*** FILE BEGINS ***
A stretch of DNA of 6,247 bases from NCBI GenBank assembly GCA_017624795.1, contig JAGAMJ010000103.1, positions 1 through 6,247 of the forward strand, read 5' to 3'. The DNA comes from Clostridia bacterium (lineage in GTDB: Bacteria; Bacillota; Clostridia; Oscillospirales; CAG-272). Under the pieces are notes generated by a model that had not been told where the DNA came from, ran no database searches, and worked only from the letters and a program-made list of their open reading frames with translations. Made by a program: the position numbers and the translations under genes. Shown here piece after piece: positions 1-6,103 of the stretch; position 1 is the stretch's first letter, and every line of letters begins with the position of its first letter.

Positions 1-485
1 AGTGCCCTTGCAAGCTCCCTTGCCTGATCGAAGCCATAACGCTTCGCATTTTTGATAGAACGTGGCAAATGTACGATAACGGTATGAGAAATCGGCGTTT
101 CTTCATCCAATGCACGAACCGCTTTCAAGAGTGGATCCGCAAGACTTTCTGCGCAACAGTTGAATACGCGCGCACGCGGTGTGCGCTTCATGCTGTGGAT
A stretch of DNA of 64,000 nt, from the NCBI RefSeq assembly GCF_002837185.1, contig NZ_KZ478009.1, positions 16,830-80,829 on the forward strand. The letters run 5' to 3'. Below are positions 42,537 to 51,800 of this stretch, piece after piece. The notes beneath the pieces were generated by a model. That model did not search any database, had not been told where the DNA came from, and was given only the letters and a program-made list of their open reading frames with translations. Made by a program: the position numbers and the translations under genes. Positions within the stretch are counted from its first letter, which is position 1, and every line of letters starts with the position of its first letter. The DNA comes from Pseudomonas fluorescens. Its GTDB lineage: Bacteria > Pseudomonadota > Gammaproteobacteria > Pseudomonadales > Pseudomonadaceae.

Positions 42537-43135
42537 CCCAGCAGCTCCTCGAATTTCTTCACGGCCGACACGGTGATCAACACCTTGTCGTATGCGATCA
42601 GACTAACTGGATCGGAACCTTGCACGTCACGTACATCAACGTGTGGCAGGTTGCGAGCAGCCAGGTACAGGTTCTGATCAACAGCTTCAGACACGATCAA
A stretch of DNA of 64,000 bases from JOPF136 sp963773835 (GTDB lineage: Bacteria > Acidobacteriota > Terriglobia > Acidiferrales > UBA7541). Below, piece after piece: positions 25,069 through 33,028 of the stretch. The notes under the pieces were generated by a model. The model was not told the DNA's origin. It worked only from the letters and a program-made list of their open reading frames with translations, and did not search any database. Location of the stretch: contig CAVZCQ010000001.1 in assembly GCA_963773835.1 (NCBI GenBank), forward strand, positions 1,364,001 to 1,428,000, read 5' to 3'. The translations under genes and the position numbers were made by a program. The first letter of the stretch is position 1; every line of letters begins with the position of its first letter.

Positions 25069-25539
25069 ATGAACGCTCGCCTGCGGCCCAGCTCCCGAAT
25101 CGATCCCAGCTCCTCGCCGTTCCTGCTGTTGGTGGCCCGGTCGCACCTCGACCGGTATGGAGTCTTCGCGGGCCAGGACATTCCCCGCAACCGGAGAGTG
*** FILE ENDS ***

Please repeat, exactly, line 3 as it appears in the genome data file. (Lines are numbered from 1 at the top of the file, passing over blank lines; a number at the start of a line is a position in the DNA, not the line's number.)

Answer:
1 AGTGCCCTTGCAAGCTCCCTTGCCTGATCGAAGCCATAACGCTTCGCATTTTTGATAGAACGTGGCAAATGTACGATAACGGTATGAGAAATCGGCGTTT